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Martin Scorsese’s “Hugo” – The Antiscribe Appraisal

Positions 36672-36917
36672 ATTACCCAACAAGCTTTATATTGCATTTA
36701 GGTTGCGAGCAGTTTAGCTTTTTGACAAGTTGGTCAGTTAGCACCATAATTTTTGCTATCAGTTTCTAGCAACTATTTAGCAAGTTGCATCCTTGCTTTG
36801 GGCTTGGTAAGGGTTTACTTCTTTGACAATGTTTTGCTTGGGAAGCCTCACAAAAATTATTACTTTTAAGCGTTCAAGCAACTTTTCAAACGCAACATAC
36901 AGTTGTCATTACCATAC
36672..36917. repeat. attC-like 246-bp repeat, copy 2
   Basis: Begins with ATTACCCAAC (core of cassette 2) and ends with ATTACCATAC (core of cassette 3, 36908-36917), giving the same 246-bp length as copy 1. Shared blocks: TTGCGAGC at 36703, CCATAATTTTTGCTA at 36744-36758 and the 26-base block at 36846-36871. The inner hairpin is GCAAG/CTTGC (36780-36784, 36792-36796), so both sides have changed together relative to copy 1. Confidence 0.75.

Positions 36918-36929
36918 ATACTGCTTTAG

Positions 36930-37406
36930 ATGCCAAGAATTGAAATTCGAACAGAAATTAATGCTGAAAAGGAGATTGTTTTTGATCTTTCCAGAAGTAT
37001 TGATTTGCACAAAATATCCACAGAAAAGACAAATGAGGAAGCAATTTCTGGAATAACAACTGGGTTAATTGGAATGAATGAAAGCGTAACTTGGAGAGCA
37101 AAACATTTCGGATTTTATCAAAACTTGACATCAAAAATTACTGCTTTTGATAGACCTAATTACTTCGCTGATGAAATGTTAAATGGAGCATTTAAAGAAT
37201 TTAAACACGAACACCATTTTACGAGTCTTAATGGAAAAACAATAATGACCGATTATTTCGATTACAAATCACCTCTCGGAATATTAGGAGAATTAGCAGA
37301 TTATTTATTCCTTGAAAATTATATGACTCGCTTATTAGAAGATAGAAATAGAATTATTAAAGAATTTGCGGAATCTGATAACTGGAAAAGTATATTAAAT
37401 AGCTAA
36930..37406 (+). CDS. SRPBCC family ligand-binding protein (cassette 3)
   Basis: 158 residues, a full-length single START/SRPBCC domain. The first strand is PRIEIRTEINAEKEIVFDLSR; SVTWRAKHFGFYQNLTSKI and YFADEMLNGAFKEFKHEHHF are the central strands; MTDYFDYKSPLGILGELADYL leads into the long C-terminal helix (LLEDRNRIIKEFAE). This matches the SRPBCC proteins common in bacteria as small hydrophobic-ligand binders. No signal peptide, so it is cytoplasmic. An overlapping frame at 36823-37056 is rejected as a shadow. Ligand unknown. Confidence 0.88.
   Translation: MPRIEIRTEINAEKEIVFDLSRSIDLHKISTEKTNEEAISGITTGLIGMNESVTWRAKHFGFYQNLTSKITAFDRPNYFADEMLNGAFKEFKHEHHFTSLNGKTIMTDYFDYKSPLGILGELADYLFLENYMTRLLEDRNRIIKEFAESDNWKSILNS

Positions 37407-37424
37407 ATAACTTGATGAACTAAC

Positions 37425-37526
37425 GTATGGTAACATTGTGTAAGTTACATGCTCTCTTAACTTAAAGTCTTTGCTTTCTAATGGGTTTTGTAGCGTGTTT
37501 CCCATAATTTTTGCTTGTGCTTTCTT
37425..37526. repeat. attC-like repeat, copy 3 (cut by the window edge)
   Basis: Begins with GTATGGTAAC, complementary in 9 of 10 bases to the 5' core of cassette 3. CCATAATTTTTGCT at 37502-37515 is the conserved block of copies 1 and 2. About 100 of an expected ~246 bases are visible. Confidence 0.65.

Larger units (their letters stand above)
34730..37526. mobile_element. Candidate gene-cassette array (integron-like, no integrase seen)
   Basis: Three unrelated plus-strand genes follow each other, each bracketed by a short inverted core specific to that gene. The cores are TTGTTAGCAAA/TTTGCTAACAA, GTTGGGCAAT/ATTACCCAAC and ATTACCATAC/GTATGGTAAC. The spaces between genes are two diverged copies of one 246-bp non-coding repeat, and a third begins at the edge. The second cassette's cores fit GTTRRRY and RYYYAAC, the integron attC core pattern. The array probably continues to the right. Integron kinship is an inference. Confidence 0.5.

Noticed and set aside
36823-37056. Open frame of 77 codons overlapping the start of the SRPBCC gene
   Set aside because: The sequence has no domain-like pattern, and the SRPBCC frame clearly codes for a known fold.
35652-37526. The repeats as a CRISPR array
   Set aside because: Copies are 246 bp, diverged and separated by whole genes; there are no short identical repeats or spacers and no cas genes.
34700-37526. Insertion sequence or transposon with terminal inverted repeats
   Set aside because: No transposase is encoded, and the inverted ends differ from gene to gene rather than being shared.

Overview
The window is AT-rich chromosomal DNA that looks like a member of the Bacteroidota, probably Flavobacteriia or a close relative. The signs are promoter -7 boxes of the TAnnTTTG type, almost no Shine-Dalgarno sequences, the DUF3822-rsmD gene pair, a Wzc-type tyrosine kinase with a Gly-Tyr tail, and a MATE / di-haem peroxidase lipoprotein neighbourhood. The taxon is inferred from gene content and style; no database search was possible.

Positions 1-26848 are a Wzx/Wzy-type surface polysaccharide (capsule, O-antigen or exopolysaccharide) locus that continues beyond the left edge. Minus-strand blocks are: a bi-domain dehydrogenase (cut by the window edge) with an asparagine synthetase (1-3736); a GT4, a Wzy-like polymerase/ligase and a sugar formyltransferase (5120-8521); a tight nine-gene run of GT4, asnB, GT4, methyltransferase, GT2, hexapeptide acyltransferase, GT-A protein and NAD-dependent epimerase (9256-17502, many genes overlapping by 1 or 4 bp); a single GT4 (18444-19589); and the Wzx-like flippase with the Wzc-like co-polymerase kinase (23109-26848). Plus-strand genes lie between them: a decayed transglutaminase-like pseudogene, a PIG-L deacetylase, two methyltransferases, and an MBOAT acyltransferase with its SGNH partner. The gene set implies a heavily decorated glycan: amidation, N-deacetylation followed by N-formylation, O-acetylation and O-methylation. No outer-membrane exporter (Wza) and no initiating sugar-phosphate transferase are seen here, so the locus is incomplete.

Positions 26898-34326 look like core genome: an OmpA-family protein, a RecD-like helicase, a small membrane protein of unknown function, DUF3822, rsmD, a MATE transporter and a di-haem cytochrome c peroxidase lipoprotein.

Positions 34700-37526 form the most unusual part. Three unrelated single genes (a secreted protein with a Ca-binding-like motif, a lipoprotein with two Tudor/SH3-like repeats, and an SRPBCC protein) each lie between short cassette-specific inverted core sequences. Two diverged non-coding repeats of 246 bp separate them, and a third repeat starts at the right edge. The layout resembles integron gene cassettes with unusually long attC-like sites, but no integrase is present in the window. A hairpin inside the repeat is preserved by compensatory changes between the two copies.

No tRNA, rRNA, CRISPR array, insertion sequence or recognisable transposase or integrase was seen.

Near the beginning of the film Hugo, there progresses an elongated tracking shot that follows the title character, a young orphaned boy of eleven, as he rushes urgently through the tunnels and up the ladders and staircases that form the inner walls of a Parisian train station.  While the marvelous sequence reminded me of director Martin Scorsese’s other films, it also reminded me of a famous and influential essay by scholar Tom Gunning called “The Cinema of Attractions.”  In “The Cinema of Attractions,” Gunning postulated that the appeal of the earliest films was based not on narrative, but on the immersive experience that only the cinema could offer.  This early, spellbinding shot in Hugo (all the more so with 3D), a film in which the narrative encourages us to remember some of the earliest achievements of the cinema, indeed had as much that same effect on me as the earliest cinema has on its audience, drawing me deeply into the film before its story could even begin. As I sat gazing up at the screen for much of the next two hours, allowing the visuals and narrative both sweep over me, I never felt anything less than fully immersed in what was happening before me, a rare occurrence these days, where even my most rewarding film-going experiences involve some form of conscious disconnection. As Martin Scorsese’s Hugo emphasizes throughout its story, films can sometimes be our dreams made real; this film itself is a testament to that, a true masterwork from one of cinema’s true living masters. Read the rest of this entry

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